Patients who had one or more blood culture samples taken on critical care during the study period were included. We defined a positive blood culture result as contaminated in the event of unpaired isolation of Staphylococcus capitis, Staphylococcus epidermidis, coagulase negative staphylococcus, Propionibacterium species, Diphtheroid bacilli, Gram positive bacilli or non-haemolytic Streptococcus species in line with previous work [22].

The primary analysis was blood culture yield on weekdays versus weekends. Secondary analyses investigated blood culture yield with respect to factors previously seen to be influential, such as repeated sampling and source of infection, to provide context for any effect seen for the primary analysis.

Data collection

Blood culture data was retrieved from the electronic laboratory database; only samples sent from the critical care area were included. Our unit contributes to the case-mix programme for the England, Wales and Northern Ireland, coordinated by the Intensive Care National Audit and Research Centre (ICNARC). We used this data to populate the demographic characteristics of our cohort.

Statistical analysis

Data is presented as median and interquartile range (IQR) for continuous variables and as absolute or relative frequencies for categorical variables. Data analysis used Pearson Chi-square and Mann-Whitney tests undertaken using SPSS version 21 (IBM, Illinois).


Population under study

A total of 1368 patients were admitted to the critical care unit during the study period. Of these patients, 517 had a blood culture sample taken (1575 samples in total). Paired samples (defined as two samples received by laboratory within 24hrs) were taken on 1070 occasions (67.9%). One hundred and thirty three (25.7%) patients had at least one positive blood culture. Of 1575 samples taken, a total of 245 were positive (15.6%) with multiple samples taken in some patients. Demographic information is detailed in Table 1. Of the 517 patients, 148 were admitted at the weekend compared to 369 on a weekday. There was no difference between mortality length of stay (median 4 vs. 4, p = 0.194) or (32.8% vs. 32.4%, p = 0.414) in weekend compared to weekday admissions in this cohort of patients who met the criteria for blood culture sampling. We did not find that the proportion of negative to positive to contaminated blood cultures differed according to the number of admissions per day (S1 Fig).

Table 1. Patient demographics and outcomes according to blood culture positivity.

Blood culture yield and organism grown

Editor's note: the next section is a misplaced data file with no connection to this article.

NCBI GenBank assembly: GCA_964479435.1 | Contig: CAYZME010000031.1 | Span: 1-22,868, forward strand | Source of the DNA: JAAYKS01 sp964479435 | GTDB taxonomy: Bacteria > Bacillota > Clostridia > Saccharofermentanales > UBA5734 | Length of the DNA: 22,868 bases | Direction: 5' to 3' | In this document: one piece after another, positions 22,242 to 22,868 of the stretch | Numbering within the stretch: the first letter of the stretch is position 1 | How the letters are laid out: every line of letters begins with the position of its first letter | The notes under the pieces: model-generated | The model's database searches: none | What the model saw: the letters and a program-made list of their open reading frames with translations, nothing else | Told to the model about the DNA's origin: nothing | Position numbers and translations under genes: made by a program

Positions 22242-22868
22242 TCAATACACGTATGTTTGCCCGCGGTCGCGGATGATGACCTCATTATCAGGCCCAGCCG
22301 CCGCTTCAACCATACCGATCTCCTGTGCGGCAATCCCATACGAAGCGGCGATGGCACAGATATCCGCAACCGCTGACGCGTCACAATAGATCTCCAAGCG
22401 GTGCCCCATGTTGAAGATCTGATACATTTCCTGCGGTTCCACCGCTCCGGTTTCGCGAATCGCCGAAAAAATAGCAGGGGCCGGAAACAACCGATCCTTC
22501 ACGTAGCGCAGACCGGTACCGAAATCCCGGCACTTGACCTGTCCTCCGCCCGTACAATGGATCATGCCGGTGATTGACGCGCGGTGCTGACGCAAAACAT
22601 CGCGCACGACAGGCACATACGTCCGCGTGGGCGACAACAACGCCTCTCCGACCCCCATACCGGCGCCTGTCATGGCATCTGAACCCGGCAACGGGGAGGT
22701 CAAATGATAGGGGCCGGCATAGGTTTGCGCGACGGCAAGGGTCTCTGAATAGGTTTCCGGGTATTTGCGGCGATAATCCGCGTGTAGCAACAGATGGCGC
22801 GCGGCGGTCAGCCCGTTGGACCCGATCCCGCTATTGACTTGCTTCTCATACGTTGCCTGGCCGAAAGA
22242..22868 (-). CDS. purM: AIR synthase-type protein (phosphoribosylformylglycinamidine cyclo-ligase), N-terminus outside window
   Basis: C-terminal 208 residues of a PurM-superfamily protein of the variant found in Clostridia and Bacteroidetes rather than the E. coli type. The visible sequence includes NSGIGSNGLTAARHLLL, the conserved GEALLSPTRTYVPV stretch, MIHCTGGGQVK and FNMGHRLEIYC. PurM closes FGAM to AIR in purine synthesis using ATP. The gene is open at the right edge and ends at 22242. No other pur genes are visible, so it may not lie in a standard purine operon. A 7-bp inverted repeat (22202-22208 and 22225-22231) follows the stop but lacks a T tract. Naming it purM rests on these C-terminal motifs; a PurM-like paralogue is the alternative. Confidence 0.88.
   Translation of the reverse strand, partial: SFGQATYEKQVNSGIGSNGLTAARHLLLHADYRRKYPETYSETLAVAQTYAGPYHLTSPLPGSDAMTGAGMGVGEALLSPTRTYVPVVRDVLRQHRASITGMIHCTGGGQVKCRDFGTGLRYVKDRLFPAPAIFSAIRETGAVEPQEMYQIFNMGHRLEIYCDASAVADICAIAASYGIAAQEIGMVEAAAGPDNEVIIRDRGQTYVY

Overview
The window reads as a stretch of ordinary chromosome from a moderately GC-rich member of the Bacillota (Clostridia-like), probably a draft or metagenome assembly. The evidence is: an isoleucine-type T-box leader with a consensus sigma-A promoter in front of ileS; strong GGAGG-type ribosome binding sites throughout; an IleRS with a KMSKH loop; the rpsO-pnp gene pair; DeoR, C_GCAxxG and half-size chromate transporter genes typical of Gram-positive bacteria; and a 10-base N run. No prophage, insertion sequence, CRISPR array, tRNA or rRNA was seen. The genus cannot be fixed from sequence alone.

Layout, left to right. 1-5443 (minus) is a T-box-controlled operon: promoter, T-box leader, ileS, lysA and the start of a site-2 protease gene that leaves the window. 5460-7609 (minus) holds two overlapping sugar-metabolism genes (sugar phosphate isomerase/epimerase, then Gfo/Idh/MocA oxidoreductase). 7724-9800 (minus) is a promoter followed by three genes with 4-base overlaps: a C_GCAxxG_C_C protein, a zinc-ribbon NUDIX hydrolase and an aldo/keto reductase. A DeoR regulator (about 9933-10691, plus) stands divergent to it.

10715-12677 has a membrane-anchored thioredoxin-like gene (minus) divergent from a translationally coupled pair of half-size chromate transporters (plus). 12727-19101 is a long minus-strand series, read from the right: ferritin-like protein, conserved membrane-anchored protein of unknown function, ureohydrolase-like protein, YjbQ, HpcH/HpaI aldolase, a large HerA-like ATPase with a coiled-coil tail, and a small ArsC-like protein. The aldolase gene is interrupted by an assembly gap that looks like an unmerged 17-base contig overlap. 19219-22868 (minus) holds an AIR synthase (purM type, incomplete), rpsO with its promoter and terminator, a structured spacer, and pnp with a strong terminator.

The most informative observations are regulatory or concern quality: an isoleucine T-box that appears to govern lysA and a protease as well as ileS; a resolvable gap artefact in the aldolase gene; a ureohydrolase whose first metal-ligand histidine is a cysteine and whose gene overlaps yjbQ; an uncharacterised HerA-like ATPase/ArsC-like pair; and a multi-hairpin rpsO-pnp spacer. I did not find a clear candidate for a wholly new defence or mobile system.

Blood cultures were 26.7% more likely to be positive if received by the laboratory on a weekday compared with the weekend (absolute yields: 16.5% vs. 12.1%, p = 0.0402) (Fig 1). This observation was consistent with samples taken on Bank Holidays during the study period (1 positive from 34 samples, 2.9%). The number of positive cultures declined with repeated sampling after the first sample whilst the number of suspected contaminants remained broadly similar (Fig 2). The most common isolate was coagulase-negative Staphylococcus (Fig 3). There was no significant difference in blood culture contamination between samples taken at the weekend compared to weekdays (4.6% vs. 3.3%, p = 0.234).

Fig 1. Blood culture positives (%) according to day of sample.

The percentage of positive blood cultures is shown for each day with a grouping for weekday and weekend. Mann-Whitney U test demonstrates a significant difference (p = 0.0402) between weekday (16.5% positive) and weekend (12.1% positive) samples. This equates to a 26.7% decrease in positive cultures at the weekend.

Fig 2. Blood culture positives and contaminants (false positives) (%) in sequential samples.

The change in the percentage of positive blood cultures (solid black line) and the percentage positive cultures considered a contaminant (broken black line) is shown at each sample point.

Fig 3. Type and frequency of organisms grown in patient cohort.

The growth and frequency of organisms defined according to laboratory analysis is shown in descending order. Total number of positive cultures is 245. NB: there were 10-paired samples of coagulase-negative Staphylococcus (CNS). A paired sample growing CNS is usually pathogenic [22] and not considered to be a contaminant.

Source of Infection

Respiratory tract infection was the most common indication for culture, with 10.1% of cultures positive (48/476). Samples with higher yield results were found in genito-urinary infection 15/43 (34.9%), upper gastrointestinal infection 50/167 (29.9%) and immunocompromised patients with 5/13 (38.5%) (Fig 4).

Fig 4. Blood culture results by source of clinical infection (%).

The number of cultures with and without growth according to the source of clinical infection. Source of infection is split into systems for convenience. NB the scale is split for respiratory infection—the most common indication for blood culture in our cohort.


Blood cultures are instructive when positive but often reveal no growth or are contaminated. It is known that culture samples, if not processed in time, lead to suboptimal results [19]. We postulated that blood culture yield would be lower at the weekend, possibly reflecting the reduced resources allocated to support services at this time, and highlighting the range of potential contributors to the “weekend effect”.

We found a significantly lower yield in blood cultures taken at the weekend when compared to those taken on weekdays. This finding is in keeping with other studies examining weekend access to investigations and procedures [9,23]. Surviving Sepsis Guidelines recommend two sets of blood cultures with the diagnosis of sepsis followed by early antibiotic administration [10]. It is well documented that sensitivity of blood cultures is diminished after antibiotics are given [24]. To put the magnitude of the weekend effect for blood cultures into context; there was a 4.4% absolute reduction in the proportion of cultures that were positive between weekdays and the weekend compared to a 3% drop between the second and third cultures (third culture typically taken after antibiotic administration).